Wednesday, March 18, 2009

Whoopie Pies

So, I opened the New York Times Food section (Dining) today, to find one of my favorite foods the lead story--Whoopie Pies. According to the article by Micheline Maynard, Whoopie Pies originated in Pennsylvania's Amish country and then migrated to Maine. They're now made in many upscale bakeries all over the nation including the Magnolia Bakery in New York City, and can also be found at comfort food markets such as Trader Joe's and Whole Foods. They're even in the Williams-Sonoma catalogue. Well, I'm in heaven. Of course, the article goes on to cite filling variations, such as cointreau, almond, raspberry, etc. Some bakeries even make the cake in pumpkin or vanilla flavor! Heaven forbid! I like my Whoopie Pies pure!

A whoopie pie is essentially two pies-two round pieces of chocolate cake--with a cream filling in the middle. Oreo makes an Oreo Cakester and Hostess makes the Suzy Q, but those are not real Whoopie Pies, although they can be eaten in a pinch.

I grew up close to Pennsylvania Dutch country (o.k. that's what we called it), and as a child, we often stopped at the Pennsylvania Dutch open markets for all kinds of treats. Whoopie Pies were a very special favorite of mine and one I could only obtain depending on the adult with me. Dietary concerns. The real whoopie pies were two small flattish chocolate cakes with a filling made from Crisco mixed with vanilla, egg whites and sugar, or dare I say it, pure butter mixed with sugar, and egg whites and maybe a little vanilla. Those were the days.

We often spent summers in Maine, and the whoopie pie was there, too. I remember the Maine version as good--well, what kid doesn't think a cream filled chocolate cake-pie is good--but not as good as the Amish whoopie pie. They didn't seem as rich, but don't get me wrong, they were tasty! Probably not made with as much lard, crisco or butter. The chocolate cake was different, too.

The Epicurious recipe for Whoopie Pies uses Droste brand Dutch-process cocoa for the reicipe for a richer chocolate flavor and the filling recipe uses marshmallow cream. The NY Times article has a recipe adapted from Zingerman's Bakehouse in Ann Arbor, MI. With a little more digging, I found an article on the History of Whoopie Pies in What's Cooking America. The article mentions the 1930s cookbook Yummy Book by the Durkee Mower Company, the manufacturer of Marshmallow Fluff. Needless to say the filling was more like marshmallow. I think the whoopie pie goes further back, so if you find something, let me know.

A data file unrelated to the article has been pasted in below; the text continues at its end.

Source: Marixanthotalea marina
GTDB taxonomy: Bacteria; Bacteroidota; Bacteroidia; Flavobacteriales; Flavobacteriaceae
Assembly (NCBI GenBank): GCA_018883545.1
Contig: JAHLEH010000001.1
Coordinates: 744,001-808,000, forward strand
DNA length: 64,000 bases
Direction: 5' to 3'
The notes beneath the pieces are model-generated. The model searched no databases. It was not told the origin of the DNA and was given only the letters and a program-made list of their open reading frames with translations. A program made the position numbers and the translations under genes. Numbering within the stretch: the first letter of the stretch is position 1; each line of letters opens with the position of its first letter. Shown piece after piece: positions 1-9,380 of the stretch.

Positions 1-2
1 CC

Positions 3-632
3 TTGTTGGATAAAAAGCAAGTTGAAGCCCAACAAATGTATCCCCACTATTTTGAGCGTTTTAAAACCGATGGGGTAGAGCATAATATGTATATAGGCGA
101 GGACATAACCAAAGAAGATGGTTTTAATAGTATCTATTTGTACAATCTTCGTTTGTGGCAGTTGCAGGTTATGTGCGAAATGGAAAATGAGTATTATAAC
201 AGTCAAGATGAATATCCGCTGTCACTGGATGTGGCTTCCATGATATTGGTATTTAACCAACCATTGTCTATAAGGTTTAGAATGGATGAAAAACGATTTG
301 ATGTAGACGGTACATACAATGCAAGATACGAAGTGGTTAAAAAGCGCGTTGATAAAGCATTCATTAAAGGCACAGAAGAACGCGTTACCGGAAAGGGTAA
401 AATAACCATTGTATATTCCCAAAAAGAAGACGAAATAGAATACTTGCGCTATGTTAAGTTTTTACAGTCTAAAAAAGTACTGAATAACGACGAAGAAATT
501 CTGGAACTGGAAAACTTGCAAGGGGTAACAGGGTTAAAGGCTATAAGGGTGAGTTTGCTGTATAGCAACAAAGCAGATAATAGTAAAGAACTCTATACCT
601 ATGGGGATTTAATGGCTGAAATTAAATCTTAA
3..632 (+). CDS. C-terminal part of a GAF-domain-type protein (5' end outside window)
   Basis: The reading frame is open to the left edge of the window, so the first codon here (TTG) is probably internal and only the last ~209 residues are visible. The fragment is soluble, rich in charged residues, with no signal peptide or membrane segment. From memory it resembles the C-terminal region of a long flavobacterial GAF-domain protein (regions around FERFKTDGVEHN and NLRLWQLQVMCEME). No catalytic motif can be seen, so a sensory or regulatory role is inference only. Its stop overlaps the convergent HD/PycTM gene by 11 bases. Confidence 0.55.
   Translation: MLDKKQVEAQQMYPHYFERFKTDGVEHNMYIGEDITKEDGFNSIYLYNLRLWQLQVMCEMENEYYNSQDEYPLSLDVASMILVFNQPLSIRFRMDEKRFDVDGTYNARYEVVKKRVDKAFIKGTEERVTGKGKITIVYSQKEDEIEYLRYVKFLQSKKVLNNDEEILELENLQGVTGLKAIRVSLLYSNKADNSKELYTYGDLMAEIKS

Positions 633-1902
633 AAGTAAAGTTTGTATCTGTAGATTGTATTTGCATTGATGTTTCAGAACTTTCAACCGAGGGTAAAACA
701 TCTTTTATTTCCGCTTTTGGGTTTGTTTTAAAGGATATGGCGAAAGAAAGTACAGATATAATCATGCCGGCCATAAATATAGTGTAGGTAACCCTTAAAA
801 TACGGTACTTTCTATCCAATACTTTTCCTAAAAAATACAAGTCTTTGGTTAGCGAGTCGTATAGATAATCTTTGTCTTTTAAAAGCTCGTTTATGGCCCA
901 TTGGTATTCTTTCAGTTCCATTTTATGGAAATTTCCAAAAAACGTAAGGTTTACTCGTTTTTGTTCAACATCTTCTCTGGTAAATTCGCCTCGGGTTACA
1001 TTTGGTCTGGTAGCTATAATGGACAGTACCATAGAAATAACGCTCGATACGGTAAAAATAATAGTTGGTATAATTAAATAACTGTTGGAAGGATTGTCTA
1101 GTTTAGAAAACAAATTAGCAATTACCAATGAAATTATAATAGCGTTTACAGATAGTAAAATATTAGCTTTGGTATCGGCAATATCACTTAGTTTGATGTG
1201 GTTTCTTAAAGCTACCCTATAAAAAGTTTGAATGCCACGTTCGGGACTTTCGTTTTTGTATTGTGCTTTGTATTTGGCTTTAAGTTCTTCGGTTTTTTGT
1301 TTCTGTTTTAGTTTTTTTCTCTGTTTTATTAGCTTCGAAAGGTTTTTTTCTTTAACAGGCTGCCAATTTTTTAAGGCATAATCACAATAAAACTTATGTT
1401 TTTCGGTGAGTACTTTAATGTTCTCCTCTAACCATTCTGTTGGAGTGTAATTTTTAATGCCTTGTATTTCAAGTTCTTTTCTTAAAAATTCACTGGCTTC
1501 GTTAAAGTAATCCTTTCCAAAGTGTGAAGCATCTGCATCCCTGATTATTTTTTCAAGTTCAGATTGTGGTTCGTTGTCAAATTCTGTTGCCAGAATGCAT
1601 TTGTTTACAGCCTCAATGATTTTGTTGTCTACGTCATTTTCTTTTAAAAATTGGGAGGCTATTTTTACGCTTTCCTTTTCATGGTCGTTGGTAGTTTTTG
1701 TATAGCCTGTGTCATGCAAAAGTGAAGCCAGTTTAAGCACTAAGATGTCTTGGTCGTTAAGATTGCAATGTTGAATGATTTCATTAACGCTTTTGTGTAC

O.K. Whoopie Pies are a lot like Moon Pies, in case you're from another part of the country. I hail from near Lancaster County, so they'll always be those mouth-watering Whoopie Pies to me--and probably made with vegetable shortening or butter filling. Yes, that was the old crisco or the rich butter from local cows. Zing--straight to the arteries, but what a treat!

Here's a filling recipe from that 1930s cookbook

Whoopie Pie Filling:
1 cup solid vegetable shortening*
1 1/2 cups powdered sugar
2 cups Marshmallow Fluff**
1 1/2 teaspoons vanilla extract

* Butter may be substituted for all or part of the vegetable shortening, although traditional Whoopie Pies are made with vegetable shortening only

What a great comfort food for these troubled times.


Janet A said...

Marty and I think this sounds like a big ole Moon Pie. Maybe some Amish moved to the South.

kellypea said...

Found you looking for a variety of Whoopie Pie fillings. I'd never heard of Whoopie Pies until fairly recently and I'm no spring chicken. Having lived all over the country in my life, I'd only heard of and sampled Moon Pies. I don't think they're anything alike since Moon Pies always seem to have a more cookie like or condensed exterior with a bit of a crunch. Whoopie Pies look like cake. Since I live in San Diego, I can't chime in on the regional hair-splitting on either.